We were such brave warriors back then, prepared at the first hint of danger to strap on a six-gun, slap on some war paint, dust off the sling shot, and march into battle. We never knew where the next deadly challenge might take place, but we would know the call when it came: a low whistle outside the bedroom window, or an insistent, solitary crow cawing in the backyard, and we were gone, like thieves in the night.
One summer morning we awoke to the news that a black bear had been seen wandering along Delaware Avenue, and, glancing quickly at each other across the breakfast table, we knew that this was a moment when we had to spring into action. We had to save not only our own family, but the entire neighborhood, from this menace. Perhaps the entire city.
Excusing ourselves with as little fuss as possible, we wandered casually into our bedroom, closed the door and began to gather everything we would need to track down and eliminate one very large black bear. Combat boots, hunting knives, knapsacks, a compass, a magnifying glass (to study bear tracks, of course), and canteens to be filled with ice cold water.
After making several sandwiches and stuffing them in our knapsacks, we said our farewells and headed out to round up the Olander twins and a few others to complete the expedition. Soon we were marching into the woods, brothers in buckskin, savages to the bone.
We had trekked for about an hour when we sat down starved and exhausted on a tree that had fallen across the trail, to eat pemmican and wild berries (or was it peanut butter and jelly?). After discussing our new strategy to spread out in the woods and surround the bear, thus guaranteeing his annihilation, everyone began heading further down the trail, leaving me behind to close up the rear to prevent any chance of escape.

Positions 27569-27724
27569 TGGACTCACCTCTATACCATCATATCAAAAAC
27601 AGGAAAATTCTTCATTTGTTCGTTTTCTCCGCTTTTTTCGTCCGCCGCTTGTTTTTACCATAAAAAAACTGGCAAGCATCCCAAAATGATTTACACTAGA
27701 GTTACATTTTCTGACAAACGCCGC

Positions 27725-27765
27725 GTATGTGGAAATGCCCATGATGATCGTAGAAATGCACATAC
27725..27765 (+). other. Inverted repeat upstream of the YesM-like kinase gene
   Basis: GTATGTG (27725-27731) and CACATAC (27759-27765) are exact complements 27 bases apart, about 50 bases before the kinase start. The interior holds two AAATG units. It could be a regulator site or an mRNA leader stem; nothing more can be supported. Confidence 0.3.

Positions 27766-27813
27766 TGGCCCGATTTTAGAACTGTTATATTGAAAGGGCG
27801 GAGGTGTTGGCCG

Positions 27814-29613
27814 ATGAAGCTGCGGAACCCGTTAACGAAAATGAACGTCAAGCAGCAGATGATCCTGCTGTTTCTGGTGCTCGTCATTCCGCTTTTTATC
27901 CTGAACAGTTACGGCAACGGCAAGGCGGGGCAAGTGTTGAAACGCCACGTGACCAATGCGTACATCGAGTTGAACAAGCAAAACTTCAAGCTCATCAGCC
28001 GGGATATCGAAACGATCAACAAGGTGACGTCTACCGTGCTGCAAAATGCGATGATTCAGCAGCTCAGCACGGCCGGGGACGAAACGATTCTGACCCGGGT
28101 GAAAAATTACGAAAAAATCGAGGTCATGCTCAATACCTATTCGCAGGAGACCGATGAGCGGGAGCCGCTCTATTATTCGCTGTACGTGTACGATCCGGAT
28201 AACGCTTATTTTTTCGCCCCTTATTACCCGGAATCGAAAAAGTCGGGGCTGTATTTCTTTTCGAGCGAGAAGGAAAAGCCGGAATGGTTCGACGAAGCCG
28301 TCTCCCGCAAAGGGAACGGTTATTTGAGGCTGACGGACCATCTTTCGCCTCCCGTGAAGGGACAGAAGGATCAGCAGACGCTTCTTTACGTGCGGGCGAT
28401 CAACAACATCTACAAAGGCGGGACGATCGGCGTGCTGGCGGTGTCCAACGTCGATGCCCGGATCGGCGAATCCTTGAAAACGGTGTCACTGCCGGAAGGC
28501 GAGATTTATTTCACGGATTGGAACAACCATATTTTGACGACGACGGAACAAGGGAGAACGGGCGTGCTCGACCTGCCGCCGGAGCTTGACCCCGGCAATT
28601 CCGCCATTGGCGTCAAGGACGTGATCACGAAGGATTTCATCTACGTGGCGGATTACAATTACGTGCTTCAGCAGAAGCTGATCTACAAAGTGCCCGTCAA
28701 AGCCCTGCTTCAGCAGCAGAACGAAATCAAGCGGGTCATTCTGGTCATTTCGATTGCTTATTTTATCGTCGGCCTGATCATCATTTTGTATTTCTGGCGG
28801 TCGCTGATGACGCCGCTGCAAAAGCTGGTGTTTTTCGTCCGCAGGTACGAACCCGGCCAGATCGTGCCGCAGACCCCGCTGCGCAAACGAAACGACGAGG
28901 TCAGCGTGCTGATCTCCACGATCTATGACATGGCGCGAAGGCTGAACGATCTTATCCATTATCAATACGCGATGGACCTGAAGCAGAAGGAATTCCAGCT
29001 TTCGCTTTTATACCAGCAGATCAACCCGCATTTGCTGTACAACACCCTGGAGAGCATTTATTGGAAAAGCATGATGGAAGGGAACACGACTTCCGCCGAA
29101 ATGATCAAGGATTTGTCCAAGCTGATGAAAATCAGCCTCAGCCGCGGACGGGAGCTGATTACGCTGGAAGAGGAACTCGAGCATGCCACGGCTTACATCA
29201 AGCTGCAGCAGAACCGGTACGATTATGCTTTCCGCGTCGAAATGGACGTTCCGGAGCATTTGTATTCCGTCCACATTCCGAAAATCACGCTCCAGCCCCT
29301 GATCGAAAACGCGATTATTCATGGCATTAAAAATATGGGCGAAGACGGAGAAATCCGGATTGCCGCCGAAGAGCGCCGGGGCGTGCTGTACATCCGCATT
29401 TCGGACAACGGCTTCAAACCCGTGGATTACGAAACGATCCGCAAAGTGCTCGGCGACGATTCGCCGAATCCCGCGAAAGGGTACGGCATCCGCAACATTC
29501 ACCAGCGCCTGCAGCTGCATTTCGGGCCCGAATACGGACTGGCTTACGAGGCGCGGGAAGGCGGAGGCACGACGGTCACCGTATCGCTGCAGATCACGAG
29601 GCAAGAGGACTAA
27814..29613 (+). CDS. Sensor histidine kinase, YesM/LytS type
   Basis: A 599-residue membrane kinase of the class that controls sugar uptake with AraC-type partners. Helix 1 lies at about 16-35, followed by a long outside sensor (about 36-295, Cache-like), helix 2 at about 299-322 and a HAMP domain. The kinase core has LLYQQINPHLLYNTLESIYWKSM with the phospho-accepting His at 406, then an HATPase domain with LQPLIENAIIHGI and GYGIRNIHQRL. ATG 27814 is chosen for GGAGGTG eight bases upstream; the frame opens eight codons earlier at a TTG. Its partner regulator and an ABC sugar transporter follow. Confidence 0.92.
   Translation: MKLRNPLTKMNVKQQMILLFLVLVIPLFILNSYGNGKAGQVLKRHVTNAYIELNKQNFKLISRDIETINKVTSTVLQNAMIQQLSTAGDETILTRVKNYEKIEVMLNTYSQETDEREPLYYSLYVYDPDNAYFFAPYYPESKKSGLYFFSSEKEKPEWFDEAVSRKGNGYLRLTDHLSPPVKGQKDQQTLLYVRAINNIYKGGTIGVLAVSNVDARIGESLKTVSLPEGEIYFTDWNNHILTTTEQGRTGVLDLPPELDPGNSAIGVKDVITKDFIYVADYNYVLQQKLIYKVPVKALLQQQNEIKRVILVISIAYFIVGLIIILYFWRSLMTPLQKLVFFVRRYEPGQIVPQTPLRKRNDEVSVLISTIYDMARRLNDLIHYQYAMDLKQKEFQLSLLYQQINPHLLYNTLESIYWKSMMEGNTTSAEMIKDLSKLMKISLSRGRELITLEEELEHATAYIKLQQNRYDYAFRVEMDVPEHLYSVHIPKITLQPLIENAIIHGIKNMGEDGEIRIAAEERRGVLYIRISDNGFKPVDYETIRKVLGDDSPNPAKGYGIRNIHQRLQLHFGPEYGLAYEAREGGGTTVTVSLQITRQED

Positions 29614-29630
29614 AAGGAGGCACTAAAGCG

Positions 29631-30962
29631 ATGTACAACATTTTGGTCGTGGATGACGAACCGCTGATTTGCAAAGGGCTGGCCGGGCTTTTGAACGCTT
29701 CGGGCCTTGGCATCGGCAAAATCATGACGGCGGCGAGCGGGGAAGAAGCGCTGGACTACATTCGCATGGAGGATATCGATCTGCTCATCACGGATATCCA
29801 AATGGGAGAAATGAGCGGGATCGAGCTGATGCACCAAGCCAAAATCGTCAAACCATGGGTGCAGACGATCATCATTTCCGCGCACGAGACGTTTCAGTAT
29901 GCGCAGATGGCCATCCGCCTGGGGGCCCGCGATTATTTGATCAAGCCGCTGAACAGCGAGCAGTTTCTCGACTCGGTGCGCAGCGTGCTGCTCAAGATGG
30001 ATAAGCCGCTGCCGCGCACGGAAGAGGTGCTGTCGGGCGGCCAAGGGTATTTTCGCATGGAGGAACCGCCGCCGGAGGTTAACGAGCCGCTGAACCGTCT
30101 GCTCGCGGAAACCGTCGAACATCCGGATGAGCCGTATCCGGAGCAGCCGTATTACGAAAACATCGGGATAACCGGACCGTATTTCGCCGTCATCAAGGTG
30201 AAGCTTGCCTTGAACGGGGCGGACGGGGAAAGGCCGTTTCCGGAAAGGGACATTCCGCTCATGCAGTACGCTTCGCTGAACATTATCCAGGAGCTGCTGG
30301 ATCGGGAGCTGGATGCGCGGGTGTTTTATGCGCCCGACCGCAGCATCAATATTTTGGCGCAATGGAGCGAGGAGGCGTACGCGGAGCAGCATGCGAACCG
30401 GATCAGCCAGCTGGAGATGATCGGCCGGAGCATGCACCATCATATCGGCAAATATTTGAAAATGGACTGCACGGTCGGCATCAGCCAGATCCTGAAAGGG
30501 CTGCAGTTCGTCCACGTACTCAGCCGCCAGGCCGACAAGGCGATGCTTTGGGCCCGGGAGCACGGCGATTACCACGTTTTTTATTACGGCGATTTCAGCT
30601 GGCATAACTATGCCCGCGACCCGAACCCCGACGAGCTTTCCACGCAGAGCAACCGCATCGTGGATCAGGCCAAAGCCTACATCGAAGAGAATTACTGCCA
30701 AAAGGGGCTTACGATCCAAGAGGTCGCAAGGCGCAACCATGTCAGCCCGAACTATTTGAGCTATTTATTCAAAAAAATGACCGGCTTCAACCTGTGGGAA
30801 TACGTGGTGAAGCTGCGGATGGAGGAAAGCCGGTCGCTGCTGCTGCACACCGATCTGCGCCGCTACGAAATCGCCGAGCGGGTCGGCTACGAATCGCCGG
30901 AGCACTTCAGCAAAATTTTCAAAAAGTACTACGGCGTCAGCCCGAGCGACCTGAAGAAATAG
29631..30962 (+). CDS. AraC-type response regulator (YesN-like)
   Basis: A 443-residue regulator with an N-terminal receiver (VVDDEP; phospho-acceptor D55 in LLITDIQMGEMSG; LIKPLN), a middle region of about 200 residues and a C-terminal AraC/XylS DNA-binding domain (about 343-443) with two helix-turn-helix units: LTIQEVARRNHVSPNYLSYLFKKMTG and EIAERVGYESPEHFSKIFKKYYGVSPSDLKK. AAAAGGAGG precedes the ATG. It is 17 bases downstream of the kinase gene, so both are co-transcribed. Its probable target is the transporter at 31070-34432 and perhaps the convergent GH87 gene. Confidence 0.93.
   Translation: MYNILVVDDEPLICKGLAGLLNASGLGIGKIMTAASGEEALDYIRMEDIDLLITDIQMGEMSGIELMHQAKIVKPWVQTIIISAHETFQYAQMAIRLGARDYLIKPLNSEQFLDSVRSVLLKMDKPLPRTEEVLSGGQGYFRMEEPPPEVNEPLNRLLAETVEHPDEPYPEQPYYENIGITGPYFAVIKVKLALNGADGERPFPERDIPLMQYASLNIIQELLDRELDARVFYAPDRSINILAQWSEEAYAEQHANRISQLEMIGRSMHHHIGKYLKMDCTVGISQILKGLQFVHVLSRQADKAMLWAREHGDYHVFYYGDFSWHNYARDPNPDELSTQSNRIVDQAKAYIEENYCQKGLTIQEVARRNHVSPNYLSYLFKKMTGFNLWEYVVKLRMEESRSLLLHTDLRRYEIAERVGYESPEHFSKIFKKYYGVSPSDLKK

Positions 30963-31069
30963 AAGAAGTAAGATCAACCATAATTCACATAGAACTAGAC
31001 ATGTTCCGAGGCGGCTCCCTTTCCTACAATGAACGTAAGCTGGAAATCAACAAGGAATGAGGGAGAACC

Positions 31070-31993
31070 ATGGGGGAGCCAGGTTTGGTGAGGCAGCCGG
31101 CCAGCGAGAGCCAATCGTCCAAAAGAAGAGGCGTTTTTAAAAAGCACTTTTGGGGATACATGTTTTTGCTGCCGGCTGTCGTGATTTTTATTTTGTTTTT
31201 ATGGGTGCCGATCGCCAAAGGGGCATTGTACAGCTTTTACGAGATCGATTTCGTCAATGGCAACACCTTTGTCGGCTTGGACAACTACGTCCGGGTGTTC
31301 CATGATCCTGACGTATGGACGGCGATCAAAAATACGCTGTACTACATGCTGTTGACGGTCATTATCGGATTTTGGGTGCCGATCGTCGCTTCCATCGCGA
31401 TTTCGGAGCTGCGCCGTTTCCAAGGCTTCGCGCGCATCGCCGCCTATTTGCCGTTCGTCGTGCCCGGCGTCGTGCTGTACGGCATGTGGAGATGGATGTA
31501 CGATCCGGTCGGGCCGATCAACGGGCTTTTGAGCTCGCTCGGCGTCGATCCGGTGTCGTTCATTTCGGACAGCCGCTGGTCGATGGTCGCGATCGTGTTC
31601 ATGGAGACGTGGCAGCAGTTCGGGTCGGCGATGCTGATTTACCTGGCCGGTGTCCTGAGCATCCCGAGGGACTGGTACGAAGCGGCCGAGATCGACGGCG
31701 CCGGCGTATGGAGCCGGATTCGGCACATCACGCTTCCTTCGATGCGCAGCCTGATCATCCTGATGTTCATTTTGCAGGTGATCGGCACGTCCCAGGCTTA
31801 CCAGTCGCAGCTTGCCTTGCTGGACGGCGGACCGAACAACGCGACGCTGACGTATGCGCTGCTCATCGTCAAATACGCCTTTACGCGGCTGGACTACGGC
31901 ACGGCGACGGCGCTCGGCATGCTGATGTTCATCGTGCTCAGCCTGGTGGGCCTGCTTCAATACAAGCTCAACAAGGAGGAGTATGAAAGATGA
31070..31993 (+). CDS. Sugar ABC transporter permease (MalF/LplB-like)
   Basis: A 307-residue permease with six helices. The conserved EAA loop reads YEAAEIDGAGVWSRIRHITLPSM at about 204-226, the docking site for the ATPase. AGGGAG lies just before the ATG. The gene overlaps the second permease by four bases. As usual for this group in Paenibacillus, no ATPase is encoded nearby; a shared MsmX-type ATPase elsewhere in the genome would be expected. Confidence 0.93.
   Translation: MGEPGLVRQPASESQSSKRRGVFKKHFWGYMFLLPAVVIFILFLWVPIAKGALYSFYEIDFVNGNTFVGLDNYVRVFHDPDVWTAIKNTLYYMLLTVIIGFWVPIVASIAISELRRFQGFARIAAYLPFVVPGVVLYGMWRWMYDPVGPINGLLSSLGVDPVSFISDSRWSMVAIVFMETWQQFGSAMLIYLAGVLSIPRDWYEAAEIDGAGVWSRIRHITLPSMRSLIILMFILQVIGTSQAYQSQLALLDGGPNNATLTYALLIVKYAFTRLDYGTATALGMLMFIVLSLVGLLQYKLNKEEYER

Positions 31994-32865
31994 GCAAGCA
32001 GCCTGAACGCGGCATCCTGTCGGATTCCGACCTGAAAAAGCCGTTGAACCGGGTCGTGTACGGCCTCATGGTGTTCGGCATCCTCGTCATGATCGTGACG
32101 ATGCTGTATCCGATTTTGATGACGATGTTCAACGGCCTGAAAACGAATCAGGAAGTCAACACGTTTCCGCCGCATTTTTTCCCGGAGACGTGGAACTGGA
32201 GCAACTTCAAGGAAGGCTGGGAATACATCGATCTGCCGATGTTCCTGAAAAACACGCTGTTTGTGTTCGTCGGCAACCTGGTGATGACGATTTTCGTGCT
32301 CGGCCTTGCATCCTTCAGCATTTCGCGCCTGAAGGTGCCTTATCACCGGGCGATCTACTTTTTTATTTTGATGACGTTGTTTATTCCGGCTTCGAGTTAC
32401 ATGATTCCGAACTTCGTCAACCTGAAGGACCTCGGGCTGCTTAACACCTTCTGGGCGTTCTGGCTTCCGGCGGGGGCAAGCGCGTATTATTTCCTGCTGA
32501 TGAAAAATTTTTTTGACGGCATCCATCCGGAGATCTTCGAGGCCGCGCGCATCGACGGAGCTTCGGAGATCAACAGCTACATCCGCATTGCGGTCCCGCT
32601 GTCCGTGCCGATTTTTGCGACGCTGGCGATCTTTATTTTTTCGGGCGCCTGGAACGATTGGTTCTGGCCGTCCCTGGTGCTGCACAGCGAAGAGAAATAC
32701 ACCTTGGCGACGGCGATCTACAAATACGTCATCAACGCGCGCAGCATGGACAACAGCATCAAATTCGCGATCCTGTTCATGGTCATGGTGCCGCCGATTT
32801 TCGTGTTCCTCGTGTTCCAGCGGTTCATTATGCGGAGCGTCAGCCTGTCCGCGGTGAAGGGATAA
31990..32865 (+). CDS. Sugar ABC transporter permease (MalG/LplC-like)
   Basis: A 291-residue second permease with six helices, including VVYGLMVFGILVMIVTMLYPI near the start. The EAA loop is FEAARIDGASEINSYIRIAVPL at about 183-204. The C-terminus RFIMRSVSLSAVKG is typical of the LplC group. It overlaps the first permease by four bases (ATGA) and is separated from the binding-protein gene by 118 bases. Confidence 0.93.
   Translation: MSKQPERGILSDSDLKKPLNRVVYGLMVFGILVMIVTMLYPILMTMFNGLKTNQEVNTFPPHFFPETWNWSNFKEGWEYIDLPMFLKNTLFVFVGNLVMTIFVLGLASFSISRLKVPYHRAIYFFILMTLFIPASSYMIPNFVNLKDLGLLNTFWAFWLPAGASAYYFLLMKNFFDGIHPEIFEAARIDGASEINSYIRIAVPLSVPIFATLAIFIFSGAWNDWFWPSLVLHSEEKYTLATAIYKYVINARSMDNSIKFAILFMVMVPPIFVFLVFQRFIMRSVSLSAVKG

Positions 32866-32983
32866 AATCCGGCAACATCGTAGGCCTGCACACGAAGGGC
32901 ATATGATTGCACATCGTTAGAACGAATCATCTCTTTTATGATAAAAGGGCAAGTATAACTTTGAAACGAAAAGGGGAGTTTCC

I hadn’t waited very long when I heard shouts coming from somewhere downtrail, and, reaching for my hunting knife, I turned in time to see a full-grown buck deer, probably an eight-pointer, galloping straight at me. I was frozen, transfixed, not knowing what to do, and, not having the time to do it anyway, I just sat there. Just before he reached me, he lifted off and soared over my head like one of Santa’s reindeer, landing gracefully on the other side, running full tilt down the trail and into the woods.
In the clamoring excitement of your return, I remember thinking that a young Indian brave would have received his adult name from an event such as this, and Flying Deer, I decided, would suit me just fine. And though we never did see the bear, we returned home as triumphant hunters, for we had experienced a supernatural event in that forest, and the spirit of the deer would be with us forever.